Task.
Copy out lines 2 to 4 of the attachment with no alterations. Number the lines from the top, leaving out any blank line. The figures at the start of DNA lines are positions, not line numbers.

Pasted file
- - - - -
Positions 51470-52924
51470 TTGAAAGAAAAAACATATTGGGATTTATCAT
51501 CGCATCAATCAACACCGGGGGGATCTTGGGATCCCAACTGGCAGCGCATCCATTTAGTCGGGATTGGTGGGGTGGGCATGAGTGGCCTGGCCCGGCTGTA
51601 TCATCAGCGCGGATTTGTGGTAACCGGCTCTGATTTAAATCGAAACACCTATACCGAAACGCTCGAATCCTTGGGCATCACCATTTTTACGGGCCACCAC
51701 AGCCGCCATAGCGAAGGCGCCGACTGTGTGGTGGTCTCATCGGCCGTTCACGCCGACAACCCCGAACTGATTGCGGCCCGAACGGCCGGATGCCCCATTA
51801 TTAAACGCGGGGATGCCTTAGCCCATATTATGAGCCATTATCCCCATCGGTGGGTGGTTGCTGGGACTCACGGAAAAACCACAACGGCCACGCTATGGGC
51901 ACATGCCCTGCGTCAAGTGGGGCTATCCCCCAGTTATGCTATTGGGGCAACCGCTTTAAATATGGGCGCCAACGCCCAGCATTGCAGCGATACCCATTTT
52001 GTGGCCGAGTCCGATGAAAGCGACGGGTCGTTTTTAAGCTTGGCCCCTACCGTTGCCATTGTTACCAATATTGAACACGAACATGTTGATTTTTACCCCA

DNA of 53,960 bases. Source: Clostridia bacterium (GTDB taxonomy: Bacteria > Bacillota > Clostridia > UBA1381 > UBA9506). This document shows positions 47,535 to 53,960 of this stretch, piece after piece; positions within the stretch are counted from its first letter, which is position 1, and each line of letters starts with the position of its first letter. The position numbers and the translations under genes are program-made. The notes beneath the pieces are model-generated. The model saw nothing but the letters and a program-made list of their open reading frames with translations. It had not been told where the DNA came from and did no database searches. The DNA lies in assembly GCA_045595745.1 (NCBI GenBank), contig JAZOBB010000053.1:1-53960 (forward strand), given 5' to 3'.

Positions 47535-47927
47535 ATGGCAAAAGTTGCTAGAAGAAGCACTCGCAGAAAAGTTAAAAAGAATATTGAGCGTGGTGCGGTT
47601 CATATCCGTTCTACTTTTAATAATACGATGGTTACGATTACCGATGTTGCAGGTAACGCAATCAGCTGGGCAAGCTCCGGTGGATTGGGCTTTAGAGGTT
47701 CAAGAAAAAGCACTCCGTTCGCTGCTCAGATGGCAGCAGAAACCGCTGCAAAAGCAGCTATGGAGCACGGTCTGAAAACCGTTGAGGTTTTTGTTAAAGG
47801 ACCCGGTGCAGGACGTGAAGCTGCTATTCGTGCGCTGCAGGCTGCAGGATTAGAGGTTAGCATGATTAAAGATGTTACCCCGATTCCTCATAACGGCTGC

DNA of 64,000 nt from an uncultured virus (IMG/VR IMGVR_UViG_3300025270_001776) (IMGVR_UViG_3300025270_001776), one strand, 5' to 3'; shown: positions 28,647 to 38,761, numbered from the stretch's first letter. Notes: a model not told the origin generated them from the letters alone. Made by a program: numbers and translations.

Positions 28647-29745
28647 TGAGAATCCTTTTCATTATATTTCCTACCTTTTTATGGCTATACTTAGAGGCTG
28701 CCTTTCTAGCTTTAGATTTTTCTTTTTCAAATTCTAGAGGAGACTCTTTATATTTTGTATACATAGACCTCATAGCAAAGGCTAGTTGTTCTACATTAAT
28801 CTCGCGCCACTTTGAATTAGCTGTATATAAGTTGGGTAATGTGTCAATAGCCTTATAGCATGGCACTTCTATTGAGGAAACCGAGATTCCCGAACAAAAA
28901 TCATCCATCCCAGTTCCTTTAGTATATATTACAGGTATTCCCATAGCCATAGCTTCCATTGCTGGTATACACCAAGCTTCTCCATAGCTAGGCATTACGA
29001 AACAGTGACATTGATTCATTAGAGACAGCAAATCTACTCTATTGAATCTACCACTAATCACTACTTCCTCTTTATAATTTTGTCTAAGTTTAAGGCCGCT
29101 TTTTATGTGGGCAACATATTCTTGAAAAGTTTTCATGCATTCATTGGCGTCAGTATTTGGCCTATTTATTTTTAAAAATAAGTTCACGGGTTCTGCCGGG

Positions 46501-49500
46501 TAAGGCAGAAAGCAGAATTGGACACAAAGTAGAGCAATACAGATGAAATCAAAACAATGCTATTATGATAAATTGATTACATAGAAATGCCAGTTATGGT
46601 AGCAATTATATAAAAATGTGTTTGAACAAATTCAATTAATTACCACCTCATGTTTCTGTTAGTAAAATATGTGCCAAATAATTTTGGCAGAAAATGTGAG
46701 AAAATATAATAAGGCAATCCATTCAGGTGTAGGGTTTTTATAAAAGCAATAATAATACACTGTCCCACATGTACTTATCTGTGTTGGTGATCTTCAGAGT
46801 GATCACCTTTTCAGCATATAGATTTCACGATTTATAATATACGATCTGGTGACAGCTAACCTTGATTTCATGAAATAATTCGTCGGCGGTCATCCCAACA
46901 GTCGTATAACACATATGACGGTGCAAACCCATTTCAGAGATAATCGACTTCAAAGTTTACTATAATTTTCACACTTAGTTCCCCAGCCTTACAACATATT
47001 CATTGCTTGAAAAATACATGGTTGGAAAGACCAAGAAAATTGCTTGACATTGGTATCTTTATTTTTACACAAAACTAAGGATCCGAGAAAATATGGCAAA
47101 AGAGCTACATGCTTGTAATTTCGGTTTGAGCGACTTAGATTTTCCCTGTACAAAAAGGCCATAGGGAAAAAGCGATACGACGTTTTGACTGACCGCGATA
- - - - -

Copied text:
51470 TTGAAAGAAAAAACATATTGGGATTTATCAT
51501 CGCATCAATCAACACCGGGGGGATCTTGGGATCCCAACTGGCAGCGCATCCATTTAGTCGGGATTGGTGGGGTGGGCATGAGTGGCCTGGCCCGGCTGTA
51601 TCATCAGCGCGGATTTGTGGTAACCGGCTCTGATTTAAATCGAAACACCTATACCGAAACGCTCGAATCCTTGGGCATCACCATTTTTACGGGCCACCAC